Chestnut, American-Chinquapin cross
Castanea dentata X, 2-3 ft tall at sale, sourced from Vermont.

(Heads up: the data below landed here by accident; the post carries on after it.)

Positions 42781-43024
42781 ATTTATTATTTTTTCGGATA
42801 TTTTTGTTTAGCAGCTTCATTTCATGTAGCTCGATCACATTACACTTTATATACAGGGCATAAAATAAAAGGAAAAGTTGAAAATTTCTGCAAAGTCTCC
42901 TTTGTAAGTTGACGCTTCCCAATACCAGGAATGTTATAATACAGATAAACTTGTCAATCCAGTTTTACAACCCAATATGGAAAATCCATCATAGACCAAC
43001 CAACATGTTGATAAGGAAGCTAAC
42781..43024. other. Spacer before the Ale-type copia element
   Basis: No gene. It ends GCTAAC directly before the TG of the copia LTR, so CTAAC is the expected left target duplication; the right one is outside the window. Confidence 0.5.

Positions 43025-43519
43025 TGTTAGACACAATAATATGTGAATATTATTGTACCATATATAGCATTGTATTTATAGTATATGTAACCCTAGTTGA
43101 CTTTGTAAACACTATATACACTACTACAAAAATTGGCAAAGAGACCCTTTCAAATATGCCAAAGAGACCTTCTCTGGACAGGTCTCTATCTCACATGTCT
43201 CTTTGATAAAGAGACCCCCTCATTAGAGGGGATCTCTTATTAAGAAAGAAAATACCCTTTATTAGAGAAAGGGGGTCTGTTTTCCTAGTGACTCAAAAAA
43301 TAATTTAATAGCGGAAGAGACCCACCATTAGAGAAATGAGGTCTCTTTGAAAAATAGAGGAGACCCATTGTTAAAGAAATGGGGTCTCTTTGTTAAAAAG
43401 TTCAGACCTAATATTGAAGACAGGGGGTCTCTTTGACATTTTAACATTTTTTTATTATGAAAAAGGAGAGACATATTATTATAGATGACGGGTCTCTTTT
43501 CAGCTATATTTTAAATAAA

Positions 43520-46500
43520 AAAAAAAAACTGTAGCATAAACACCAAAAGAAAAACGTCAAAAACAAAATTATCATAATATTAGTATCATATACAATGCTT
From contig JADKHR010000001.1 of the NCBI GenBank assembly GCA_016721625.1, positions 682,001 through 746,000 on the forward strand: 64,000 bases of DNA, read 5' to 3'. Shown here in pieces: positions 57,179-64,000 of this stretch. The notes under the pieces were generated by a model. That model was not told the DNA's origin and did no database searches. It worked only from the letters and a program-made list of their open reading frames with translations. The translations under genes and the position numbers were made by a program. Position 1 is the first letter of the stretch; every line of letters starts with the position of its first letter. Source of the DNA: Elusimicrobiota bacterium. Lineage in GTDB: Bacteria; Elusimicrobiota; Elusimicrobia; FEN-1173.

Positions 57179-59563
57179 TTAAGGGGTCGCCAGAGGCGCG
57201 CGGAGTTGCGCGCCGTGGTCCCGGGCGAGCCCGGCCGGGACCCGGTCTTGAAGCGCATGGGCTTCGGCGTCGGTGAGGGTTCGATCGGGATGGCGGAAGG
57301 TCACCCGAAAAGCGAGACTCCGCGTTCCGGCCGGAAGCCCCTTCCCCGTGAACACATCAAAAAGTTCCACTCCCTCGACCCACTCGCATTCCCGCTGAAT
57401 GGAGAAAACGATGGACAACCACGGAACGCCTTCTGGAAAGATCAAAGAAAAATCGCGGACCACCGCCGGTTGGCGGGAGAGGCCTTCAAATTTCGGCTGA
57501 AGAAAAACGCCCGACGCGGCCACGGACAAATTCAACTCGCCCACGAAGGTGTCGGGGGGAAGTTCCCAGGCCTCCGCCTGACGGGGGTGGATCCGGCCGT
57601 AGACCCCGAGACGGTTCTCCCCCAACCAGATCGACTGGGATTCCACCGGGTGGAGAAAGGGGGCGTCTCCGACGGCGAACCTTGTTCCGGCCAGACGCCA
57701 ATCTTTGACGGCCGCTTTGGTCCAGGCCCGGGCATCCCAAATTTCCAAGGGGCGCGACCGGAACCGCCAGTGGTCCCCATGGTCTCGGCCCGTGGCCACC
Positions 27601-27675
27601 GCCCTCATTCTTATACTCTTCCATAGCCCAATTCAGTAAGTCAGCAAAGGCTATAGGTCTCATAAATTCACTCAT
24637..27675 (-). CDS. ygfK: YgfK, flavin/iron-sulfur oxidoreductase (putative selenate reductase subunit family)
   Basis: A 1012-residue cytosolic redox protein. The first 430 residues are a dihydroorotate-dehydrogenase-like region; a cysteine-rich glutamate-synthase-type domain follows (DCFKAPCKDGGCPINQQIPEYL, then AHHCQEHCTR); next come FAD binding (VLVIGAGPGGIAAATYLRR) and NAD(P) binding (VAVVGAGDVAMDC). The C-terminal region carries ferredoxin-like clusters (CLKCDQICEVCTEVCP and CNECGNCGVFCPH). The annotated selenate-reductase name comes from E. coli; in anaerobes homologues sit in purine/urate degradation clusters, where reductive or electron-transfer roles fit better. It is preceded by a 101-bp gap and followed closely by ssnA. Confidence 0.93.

American chestnuts were once the dominant forest tree east of the Mississippi. In 1904 the chestnut blight arrived from China and within 20 years a combination of disease and preemptive logging caused the tree to go nearly extinct. Small and large scale breeders all over the country have been working to bring back the American chestnut. This offering is the result of crossing between American chestnuts, Chinese chestnuts, and Chinquapin retaining as much American chestnut traits as possible while incorporating the disease tolerance of the other species. Chestnuts are easy to harvest and process and are of tremendous value to wildlife. Plant chestnuts on a well-drained site with good sun. Sometimes leaves on young trees show signs of iron deficiency (yellowing between the veins) which can be corrected with sulfur. Once settled in they are rapid growers. Chestnuts need to cross pollinate, so plant at least two but better three. (Tree description adapted from East Hill Tree Farm, Plainfield, VT)